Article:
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HSV-1 is a human pathogen which initially infects epithelial cells (usually causing 'cold sores' around the mouth) and then establishes life-long latent infection in sensory neurons. A knowledge of the mechanisms by which latent infection is established and by which reactivation occurs is likely to be a key factor in understanding the biology of the virus. The HSV-1 virion contains a double stranded linear genome of 152kD which encodes at least 77 genes. These genes are expressed in a temporally regulated cascade during lytic infection in tissue culture. The five immediate-early genes are transactivated by a component of the virion tegument (Vmw65) in a complex with cellular proteins. The expression of at least three,Vmw175, Vmw63 and Vmw110, is necessary for the efficient transactivation of early and late genes. Vmw175 is the major viral transactivator and Vmw63 is thought to act at the post-transcriptional level. The mechanism of action of Vmw110 is unclear. Vmw110 is a 775aa phosphoprotein which is localised to discrete domains in the nucleus, called ND10, at early times of infection. The protein is encoded by gene IE1 which yields one of the five HSV-1 transcripts that are spliced. Vmw110 is non- essential in tissue culture but deletion mutant viruses exhibit a cell type and multiplicity dependent defect in plaque formation as a result of inefficient induction of early and late gene expression. Whilst Vmw110 is also non-essential for infection in mouse model systems, deletion mutant viruses reactivate inefficiently from latency. In an in vitro latency system, Vmw110 is both necessary and sufficient to reactivate quiescent viral genomes. In transfection assays, Vmw110 has been shown to be a potent and promiscuous transactivator of gene expression, particularly in synergy with Vmw175, and five functional regions have been identified on the basis of mutational analysis; one of these encompasses the RING finger and another the C-terminal end of Vmw110. The C-terminal end is important for the initial interaction of Vmwll0 with ND10; this provided circumstantial evidence for Vmw110 interacting with cellular proteins via C- terminal residues. Given the potential involvement of Vmw110 in the switch between lytic and latent infection, it was considered important to pursue any potential interactions between Vmw110 and cellular proteins. To investigate the interactions of the C-terminal end of Vmw110 with cellular proteins, a series of Vmw110 C-terminal GST fusion proteins were made and used in 'pull-down' experiments with radiolabelled whole cell extracts. Vmw110 residues 594- 775 (GEXE52) were found to bind strongly and specifically to a 135kD protein from all cell types tested and to a 150kD protein from some cell types. A shorter fusion protein containing Vmw110 residues 633-775 (GEXE58) did not interact with the 135kD protein indicating that residues 594-633 of Vmwl 10 are necessary for the interaction in this system. GEXE58 bound the 150kD cellular protein whilst a fusion protein containing Vmw110 residues 680-775 (GEXR5) did not, showing that Vmw110 residues between 633 and 680 are necessary for this interaction. Immune precipitation experiments carried out by other members of the group showed that purified, intact Vmw110 bound a 135kD protein and a collaborative reciprocal depletion experiment indicated that the 135kD proteins in the two systems were likely to be the same. In order to further understand the mechanism by which Vmw110 acts during infection, it was considered important to purify the 135kD protein and attempt the cloning of a cDNA. The 135kD protein was purified in a large scale GST 'pull-down' experiment and the fusion protein bound samples containing the 135kD protein were blotted onto a PVDF membrane. The 135kD protein band was isolated and submitted for microsequence analysis by Dr. P. Matsudaira (MIT). Six peptide sequences were obtained and the information employed in the design of redundant PCR primers for use in cloning a cDNA. This approach was unsuccessful and a long probe (53 bases) was designed based on one of the longer peptides, taking into account the optimum codon usage in the human genome (Lathe rules), for use in screening a cDNA library. This approach was also unsuccessful during the course of these studies but another member of the group was successful with this method later on. Indirect evidence from another laboratory indicated that C-terminal residues of Vmw110 contain a multimerisation domain; it was possible that such a domain could include or overlap with the residues required for 135kD protein binding, so the multimeric nature of Vmwl 10 was examined more closely. The Vmw110 E52 and E58 sequences were cloned into a T7 expression system and following expression, the Vmw110 peptides (T7E52 and T7E58) were purified by ion exchange chromatography. Analysis of the purified peptides by gel filtration chromatography, glycerol gradient centrifugation and glutaraldehyde cross-linking showed that both formed multimers of higher order than dimers although their precise nature could not be resolved. These experiments clearly separated the Vmw110 residues required for 135kD binding (594- 633) from those containing an independent multimerisation domain. The significance of the Vmw110:135kD protein:protein interaction and the function of Vmw110 multimerisation during the life cycle of the virus are unknown,as yet, but undoubtably, this work has opened a new door for studying the mechanism of action of Vmw110 during HSV-1 infection.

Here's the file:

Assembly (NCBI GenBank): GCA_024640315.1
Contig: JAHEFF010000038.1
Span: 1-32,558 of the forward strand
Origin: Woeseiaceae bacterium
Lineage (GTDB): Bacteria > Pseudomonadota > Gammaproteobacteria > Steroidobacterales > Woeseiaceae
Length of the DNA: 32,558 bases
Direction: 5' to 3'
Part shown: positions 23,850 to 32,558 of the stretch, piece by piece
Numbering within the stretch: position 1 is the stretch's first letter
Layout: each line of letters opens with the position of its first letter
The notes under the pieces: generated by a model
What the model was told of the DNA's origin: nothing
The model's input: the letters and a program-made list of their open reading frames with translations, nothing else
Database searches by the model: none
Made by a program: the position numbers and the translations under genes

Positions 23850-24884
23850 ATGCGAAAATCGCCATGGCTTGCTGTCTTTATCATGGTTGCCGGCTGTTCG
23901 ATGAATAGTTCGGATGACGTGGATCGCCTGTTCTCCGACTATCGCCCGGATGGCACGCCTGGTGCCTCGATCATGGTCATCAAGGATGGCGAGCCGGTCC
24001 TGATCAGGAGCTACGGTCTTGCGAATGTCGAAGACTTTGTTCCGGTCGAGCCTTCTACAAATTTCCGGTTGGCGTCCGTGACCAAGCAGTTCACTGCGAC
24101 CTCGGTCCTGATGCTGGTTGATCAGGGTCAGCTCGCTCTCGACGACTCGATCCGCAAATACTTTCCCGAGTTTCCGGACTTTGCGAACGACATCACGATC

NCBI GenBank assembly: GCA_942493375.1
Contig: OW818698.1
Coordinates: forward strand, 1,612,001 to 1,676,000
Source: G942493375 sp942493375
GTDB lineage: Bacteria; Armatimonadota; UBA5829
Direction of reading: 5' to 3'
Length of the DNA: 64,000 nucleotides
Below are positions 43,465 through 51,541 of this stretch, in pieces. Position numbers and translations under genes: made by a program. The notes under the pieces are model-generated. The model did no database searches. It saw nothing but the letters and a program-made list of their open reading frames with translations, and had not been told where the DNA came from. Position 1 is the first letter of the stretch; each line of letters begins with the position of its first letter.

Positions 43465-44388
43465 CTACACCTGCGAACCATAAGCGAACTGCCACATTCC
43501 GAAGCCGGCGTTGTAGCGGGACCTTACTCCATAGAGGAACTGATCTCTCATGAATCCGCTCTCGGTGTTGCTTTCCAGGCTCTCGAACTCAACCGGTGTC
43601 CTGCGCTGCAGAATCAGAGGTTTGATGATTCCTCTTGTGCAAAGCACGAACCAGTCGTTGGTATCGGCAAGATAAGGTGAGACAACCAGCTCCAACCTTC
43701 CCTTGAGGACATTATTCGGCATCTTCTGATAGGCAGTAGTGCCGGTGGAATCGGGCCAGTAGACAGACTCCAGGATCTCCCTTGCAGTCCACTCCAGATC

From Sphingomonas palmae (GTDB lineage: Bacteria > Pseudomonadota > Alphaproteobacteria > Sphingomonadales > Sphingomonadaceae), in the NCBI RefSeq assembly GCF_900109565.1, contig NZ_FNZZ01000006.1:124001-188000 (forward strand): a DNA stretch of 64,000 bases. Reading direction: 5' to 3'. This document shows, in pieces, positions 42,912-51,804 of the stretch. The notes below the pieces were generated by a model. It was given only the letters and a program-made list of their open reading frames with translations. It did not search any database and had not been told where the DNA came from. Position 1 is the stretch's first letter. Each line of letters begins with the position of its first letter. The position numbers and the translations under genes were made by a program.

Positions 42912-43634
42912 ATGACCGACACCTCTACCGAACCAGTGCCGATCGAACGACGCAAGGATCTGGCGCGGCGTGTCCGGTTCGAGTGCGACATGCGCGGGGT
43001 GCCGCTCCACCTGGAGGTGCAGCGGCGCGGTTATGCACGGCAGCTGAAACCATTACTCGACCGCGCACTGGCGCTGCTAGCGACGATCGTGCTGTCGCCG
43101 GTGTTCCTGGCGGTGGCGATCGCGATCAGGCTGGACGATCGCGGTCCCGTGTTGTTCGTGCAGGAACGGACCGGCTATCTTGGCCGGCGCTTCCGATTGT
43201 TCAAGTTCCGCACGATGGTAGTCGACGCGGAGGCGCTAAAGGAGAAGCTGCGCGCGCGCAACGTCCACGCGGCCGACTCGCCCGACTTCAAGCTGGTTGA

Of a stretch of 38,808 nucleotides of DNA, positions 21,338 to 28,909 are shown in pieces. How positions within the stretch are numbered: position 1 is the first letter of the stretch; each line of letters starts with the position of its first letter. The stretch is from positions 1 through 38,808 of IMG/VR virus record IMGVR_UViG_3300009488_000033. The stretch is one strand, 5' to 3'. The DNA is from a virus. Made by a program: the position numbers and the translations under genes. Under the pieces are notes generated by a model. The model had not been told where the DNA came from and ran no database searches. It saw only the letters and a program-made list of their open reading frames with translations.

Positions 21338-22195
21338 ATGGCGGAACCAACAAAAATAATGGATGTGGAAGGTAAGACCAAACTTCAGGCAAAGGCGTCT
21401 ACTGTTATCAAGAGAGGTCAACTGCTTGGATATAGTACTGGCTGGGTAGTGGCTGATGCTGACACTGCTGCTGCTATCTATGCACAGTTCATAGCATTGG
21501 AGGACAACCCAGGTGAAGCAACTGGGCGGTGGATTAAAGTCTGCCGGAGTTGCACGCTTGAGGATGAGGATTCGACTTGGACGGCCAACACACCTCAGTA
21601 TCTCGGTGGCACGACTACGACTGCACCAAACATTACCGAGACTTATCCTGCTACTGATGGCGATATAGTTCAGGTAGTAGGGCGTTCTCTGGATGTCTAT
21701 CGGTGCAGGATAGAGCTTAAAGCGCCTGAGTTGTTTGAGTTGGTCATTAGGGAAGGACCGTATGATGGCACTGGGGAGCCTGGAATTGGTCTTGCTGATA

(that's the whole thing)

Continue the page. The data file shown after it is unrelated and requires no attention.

Item Type: Thesis (PhD)
Qualification Level: Doctoral
Additional Information: Adviser: John Subak-Sharpe
Keywords: Virology
Date of Award: 1996
Depositing User: Enlighten Team
Unique ID: glathesis:1996-75698
Copyright: Copyright of this thesis is held by the author.
Date Deposited: 19 Nov 2019 18:55
Last Modified: 19 Nov 2019 18:55